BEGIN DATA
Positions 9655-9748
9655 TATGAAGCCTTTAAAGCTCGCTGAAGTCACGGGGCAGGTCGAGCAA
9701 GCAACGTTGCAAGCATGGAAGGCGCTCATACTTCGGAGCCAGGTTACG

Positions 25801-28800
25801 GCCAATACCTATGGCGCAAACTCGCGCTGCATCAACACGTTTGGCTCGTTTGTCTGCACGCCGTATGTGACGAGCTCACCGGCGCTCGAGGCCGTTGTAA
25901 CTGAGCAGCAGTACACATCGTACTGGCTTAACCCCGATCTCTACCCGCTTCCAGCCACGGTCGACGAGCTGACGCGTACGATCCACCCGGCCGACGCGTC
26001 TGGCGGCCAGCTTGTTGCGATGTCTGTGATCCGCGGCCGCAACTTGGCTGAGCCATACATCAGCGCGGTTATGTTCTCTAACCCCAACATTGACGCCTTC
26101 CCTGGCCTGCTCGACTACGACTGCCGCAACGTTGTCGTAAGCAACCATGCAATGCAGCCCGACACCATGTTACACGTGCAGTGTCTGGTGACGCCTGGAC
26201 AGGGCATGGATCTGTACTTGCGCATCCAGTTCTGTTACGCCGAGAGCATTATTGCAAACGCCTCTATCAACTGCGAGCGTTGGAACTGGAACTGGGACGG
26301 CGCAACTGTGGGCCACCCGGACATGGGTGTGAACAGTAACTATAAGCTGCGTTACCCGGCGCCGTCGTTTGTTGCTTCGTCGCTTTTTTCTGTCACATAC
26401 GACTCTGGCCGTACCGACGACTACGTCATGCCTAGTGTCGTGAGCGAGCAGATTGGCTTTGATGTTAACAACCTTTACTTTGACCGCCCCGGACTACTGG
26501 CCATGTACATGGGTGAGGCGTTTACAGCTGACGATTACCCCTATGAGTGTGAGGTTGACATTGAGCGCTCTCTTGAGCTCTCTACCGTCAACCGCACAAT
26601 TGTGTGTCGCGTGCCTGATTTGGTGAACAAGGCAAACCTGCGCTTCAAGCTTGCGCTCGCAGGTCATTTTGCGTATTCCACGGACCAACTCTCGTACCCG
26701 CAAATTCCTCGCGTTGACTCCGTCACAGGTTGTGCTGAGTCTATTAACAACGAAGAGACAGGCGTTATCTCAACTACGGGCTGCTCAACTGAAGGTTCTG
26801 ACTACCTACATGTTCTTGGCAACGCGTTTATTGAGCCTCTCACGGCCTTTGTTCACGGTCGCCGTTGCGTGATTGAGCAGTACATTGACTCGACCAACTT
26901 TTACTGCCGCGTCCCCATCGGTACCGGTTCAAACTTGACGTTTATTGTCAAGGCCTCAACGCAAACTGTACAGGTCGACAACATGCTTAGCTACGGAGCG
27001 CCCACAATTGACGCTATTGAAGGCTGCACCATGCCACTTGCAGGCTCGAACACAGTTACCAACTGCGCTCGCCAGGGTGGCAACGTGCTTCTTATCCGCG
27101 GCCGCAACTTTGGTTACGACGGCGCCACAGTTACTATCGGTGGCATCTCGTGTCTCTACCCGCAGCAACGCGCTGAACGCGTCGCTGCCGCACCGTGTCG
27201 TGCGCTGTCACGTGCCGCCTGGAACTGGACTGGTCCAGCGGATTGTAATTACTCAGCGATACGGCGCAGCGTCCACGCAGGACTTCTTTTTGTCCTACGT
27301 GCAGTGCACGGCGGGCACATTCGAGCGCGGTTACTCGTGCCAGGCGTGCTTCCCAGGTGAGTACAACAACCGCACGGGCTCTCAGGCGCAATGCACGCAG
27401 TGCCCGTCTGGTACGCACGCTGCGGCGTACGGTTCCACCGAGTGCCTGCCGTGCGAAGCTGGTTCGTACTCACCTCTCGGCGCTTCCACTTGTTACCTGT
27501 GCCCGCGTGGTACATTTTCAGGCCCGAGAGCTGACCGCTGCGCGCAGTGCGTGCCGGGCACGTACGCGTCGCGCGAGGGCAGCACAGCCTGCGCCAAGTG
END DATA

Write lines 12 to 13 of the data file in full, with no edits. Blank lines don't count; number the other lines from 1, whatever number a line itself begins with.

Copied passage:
26501 CCATGTACATGGGTGAGGCGTTTACAGCTGACGATTACCCCTATGAGTGTGAGGTTGACATTGAGCGCTCTCTTGAGCTCTCTACCGTCAACCGCACAAT
26601 TGTGTGTCGCGTGCCTGATTTGGTGAACAAGGCAAACCTGCGCTTCAAGCTTGCGCTCGCAGGTCATTTTGCGTATTCCACGGACCAACTCTCGTACCCG